Among the components of good management skills, self-awareness gets far less attention than it deserves. Beyond serving as a natural brake for emotional outbursts or antisocial behavior, self-awareness is a fundamental building block of effective communication.
Below are five cues indicating a lack of self-awareness, as well as steps to take to remedy the situation.
Your perspective is the most important. You primarily believe your point of view to be the most critical, and rarely consider the perspectives of your team members. Instead, when you have an important decision to make, purposely seek and consider your team members' opinions before moving forward.
"Motivation" by criticism. Thinking it will motivate, you use criticism destructively rather than constructively. The next time you feel the urge to tell an employee what he's doing wrong, try to recall when you last pointed out something he was doing right. Likewise, take opportunities to praise members of your team.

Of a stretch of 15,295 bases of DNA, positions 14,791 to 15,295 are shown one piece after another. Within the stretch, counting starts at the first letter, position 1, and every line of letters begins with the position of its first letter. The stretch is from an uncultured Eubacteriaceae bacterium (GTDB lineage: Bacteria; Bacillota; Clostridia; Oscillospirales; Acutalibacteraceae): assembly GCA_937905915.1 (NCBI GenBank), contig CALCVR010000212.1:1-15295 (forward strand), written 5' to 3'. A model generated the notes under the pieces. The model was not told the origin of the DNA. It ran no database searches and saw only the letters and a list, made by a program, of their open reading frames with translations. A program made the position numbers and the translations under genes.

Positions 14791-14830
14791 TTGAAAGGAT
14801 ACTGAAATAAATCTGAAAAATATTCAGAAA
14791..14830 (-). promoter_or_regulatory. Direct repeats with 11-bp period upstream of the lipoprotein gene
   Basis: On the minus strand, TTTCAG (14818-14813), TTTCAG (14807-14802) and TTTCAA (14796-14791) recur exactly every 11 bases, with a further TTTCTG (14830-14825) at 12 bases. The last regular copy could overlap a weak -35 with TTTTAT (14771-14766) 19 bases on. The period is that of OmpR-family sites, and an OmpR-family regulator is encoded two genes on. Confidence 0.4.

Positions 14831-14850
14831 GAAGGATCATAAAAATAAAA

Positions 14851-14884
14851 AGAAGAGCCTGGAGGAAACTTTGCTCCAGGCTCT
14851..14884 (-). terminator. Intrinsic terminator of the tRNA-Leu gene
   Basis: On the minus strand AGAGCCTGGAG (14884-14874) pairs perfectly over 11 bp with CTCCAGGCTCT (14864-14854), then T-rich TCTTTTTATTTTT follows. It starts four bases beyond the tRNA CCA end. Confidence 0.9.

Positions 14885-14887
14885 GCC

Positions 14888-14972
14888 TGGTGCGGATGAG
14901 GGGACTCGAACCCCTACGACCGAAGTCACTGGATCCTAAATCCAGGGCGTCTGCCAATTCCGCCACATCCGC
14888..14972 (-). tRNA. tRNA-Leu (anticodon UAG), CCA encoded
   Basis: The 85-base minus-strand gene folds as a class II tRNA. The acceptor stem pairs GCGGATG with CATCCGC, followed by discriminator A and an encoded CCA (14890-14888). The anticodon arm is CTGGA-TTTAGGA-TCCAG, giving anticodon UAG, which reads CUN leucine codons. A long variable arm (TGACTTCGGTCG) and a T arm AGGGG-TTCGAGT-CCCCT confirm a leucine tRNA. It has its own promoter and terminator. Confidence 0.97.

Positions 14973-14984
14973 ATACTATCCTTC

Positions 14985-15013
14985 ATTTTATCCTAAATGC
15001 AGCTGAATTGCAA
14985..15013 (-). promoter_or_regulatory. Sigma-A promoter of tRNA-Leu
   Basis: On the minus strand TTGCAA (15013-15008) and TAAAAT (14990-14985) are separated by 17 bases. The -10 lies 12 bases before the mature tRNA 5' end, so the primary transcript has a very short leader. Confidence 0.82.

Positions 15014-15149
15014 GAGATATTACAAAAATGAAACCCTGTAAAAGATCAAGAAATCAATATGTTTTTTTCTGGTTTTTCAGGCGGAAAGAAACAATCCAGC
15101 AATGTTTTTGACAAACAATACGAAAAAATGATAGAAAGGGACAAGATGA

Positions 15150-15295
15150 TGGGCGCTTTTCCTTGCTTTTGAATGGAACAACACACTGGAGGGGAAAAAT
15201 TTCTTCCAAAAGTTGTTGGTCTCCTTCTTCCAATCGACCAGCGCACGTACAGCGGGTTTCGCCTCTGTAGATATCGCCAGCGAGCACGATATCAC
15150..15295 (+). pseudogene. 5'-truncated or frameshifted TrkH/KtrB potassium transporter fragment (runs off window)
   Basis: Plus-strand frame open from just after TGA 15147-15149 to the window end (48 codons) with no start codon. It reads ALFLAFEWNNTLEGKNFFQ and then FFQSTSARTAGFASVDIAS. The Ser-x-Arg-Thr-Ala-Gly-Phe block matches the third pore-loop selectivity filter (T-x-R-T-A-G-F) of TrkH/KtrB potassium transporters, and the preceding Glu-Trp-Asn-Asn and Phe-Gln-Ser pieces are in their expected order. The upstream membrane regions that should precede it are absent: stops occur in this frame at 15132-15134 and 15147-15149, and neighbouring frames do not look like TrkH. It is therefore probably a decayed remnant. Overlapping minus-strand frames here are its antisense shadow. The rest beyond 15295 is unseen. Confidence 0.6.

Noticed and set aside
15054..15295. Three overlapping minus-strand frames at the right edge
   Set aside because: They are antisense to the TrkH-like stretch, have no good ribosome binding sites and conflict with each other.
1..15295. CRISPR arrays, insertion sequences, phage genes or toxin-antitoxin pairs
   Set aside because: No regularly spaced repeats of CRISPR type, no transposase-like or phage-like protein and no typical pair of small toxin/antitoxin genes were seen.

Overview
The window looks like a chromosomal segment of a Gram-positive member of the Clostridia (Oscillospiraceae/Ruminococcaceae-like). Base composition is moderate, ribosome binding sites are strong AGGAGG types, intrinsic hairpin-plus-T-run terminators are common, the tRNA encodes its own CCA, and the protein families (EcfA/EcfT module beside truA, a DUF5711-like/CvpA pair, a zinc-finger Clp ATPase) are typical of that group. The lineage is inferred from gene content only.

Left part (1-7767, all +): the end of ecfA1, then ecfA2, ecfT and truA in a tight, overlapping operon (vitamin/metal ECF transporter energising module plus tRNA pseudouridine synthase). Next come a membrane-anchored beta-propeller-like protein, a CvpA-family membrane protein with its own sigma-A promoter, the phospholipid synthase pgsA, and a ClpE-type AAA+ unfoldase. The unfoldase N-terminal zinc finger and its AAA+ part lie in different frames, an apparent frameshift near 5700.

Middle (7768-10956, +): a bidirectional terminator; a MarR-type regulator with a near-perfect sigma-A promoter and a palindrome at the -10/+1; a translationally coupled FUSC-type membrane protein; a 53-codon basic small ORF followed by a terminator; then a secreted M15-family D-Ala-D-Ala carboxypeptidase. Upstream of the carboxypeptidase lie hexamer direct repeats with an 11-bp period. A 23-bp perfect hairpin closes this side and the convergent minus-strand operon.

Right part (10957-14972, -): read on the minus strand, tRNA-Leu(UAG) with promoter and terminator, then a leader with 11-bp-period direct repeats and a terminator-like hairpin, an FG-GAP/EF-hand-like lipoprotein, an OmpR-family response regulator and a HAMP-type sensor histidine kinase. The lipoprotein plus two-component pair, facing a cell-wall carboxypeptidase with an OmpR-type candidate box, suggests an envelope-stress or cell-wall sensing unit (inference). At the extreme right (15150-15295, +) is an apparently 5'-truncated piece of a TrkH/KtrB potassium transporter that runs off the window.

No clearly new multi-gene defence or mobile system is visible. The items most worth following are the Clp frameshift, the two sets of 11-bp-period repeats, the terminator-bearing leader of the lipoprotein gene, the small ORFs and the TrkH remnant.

Zero pushback on your ideas. You bully direct reports into going along with your ideas by being antagonistic or negative, so they don't feel free to challenge you. Counter this by actively seeking feedback from team members on your ideas. And when that feedback happens to be negative, resist the temptation to argue.
You're doing everything. Shouldering all of the responsibility indicates that you tend to overdo and micromanage, lacking delegation skills. Give your employees opportunities that allow them to grow by stepping into areas of less experience. Be supportive by turning their inevitable mistakes into learning opportunities.
People don't really know you at work. You keep your distance and show little of your authentic, personal self. Your hands-off approach is actually a lack of engagement—when people need you to be a present partner offering specific contributions during critical decisions, you're out of sight. Make an effort to be a part of your team. Roll up your sleeves and get in the trenches with your employees.
Read “Five Signs of a Bad Manager.”